Engine: 1.8L 4-cylinder
Output: 132 hp, 128 lb-ft of torque
US Fuel Economy (MPG): 28 city, 35 hwy, 31 combined (CVT)
CAN Fuel Economy (L/100 km): 8.3 city, 6.7 hwy, 7.5 combined (CVT)
US Price: Starts at $19,495, $24,070 as tested
CAN Price: Starts at $16,790, $25,470 as tested
(all pricing includes destination)
The Corolla managed to be the third most popular car in the U.S. last year and continues that trend in 2018 as well. Why?
The nameplate is a legend filled with memories of first cars, ultra reliable rides, and excellent value. How can anyone argue with that? For years, the Corolla has been the go-to affordable car because of all the stories of it being universally good. Good means all kinds of things to many people, but the car has been in almost every family’s garage at some point. If not that, it’s been used for driver’s lessons, a rental ride somewhere, maybe your babysitter drove one… basically, if you’re a human, there’s a good chance you’ve had an interaction (and probably a good one) with a Corolla.
The 2018 model continues to deliver what Toyota started more than 50 years ago. It looks a bit different now, with a spottier edge that’s exaggerated a bit more with the XSE trim model that we tested.
Inside and Out
There are funky whiskers flanking the lower grille that is accented with flashy LED daytime running lights. On the mirror caps, there’s additional lighting, this time for turn signals, which are always a nice touch. The wheels also get an upgrade, with 17-inches of stylish metal wrapped with rubber. There’s a chrome exhaust tip, trunk lid spoiler and power moonroof to finalize the exterior features.
Inside, the XSE model gets more features than other Corolla models, like power adjustable and heated seats featuring Toyota’s not-quite-leather upholstery with nice blue stitching. There is also a proximity key with push-button ignition and a touchscreen navigation system. There’s no Android Auto and Apple CarPlay support, but Toyota is beginning to change its tune on the subject with the upcoming Avalon that debuted at the 2018 Detroit Auto Show.
The interior is geared more towards familiarity, comfort, and practicality than style. Looking at the Corolla’s cabin and comparing it to the likes of its competitors like the Mazda3, Honda Civic, or Hyundai Elantra, and you’ll notice that the Toyota is lacking a lot of polish and appeal. It’s about on par with what you’d find in a VW Jetta (which is now being replaced for 2019 with a swankier cabin) and the Nissan Sentra. I’d call it midpack at best, but the Corolla is easy to get accustomed to. All the controls are predictably placed and easy to find, and outward visibility is wonderful.
You’ll find 13 cubic feet of space in the trunk, which is more than useable for most loads, but for additional space, the rear seats can fold down with a 60/40 split for extra practicality. When those seats are up in place, passengers will find the car reasonably comfortable, but the car never feels much larger than a compact sedan, in the way the Honda Civic does. The Corolla is a small car, and you can feel it in every corner.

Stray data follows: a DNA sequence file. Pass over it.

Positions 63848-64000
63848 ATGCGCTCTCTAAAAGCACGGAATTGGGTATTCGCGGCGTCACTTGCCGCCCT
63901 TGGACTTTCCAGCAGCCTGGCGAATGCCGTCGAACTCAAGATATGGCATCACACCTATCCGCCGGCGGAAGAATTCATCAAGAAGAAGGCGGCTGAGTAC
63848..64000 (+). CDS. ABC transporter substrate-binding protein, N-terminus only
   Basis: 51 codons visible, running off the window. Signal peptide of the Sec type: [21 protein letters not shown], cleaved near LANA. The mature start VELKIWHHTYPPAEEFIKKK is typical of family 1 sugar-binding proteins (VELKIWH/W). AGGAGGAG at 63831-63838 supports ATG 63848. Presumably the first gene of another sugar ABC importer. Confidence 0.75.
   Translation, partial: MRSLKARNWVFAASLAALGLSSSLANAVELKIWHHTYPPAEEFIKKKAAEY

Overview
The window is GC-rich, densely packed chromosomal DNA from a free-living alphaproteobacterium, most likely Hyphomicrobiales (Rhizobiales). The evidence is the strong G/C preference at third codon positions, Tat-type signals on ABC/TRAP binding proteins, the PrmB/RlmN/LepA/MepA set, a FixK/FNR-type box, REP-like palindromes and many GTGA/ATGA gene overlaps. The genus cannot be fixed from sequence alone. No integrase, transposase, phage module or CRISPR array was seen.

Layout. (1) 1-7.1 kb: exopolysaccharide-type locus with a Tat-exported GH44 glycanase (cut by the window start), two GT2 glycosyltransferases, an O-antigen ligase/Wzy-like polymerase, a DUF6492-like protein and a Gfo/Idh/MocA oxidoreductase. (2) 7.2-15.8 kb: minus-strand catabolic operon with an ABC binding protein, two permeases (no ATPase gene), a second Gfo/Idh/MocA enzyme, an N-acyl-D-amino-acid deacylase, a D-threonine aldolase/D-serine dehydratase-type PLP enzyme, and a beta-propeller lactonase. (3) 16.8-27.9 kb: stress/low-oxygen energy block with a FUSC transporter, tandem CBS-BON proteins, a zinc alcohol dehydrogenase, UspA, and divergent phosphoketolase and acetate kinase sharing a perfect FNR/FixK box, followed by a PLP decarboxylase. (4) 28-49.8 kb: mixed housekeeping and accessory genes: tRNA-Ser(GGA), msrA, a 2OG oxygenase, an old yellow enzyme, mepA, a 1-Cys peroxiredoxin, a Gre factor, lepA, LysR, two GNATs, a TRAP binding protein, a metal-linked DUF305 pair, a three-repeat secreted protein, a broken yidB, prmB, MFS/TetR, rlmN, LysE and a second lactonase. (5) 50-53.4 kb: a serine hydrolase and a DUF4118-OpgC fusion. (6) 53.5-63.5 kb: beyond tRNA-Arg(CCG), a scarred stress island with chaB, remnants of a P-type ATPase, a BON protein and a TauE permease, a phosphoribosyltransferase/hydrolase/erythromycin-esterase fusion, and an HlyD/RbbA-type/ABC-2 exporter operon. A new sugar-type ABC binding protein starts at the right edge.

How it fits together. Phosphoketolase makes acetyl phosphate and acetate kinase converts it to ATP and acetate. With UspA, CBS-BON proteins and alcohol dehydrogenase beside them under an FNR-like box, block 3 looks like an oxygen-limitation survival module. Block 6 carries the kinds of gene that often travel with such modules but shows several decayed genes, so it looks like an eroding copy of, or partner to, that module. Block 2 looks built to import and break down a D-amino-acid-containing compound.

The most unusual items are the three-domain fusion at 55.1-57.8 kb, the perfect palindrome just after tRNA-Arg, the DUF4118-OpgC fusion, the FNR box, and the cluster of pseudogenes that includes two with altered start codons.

Under the Hood and on the Road
Under the hood, there’s a 1.8-liter four-cylinder engine. In the XSE model, it makes 132 horsepower and 128 lb-ft of torque and is paired to a continuously variable transmission that can be switched into a sports mode and a manual mode that will allow you to change between pre-set gear ratios. With the whole car weighing under 2,900 lbs, it’s more efficient than sporty and that shows in terms of fuel economy. It easily earned 31 mpg during testing, and that was in the cold temperatures with winter tires equipped. Careful driving can probably get more miles per gallon, meaning that if fuel usage is a top concern for your car, the Corolla should be near the top of your list.
On the road, the car won’t win any fans with its performance, but it does eventually do what’s asked of it. The car will get up to speed when you bury your foot, but it will make a lot of noise in the process. Making a pass, especially on the freeway, not only requires time and patience but the kind of advance planning that defines ancient civilizations (and all their predictions of the end of worlds, etc.).
Indeed, it’s not for drivers who are in a rush all the time, and the handling characteristics aren’t going to give you any kind of adrenaline rush. Steering is predictable and works as expected — turn the wheel and the car will go over there. It’s well filtered for noise and bumpiness, a smooth operator that will leave you without any complaints. The suspension is also perfectly suited to the small car, threading the needle between sporty and completely vague.
Adding to the car’s value is the array of driver assistance technology that’s standard equipment. There’s adaptive cruise control, automatic high-beam headlights, lane keeping assistance, and a forward collision warning system that can also sense wayward pedestrians.
The Verdict: 2018 Toyota Corolla Review
Coming in at $24,200 in the U.S. ($25,470 in Canada) the Corolla is a great deal, doing everything you want without having to spend too much. In all its years on sale, the Corolla has always had a lot of value and buyers are typically eager to recommend them because they’re so reliable and easy to live with. The best quality of the Corolla is just how accessible it is with such a low price tag, and that it offers an experience that is not likely to offend anyone.
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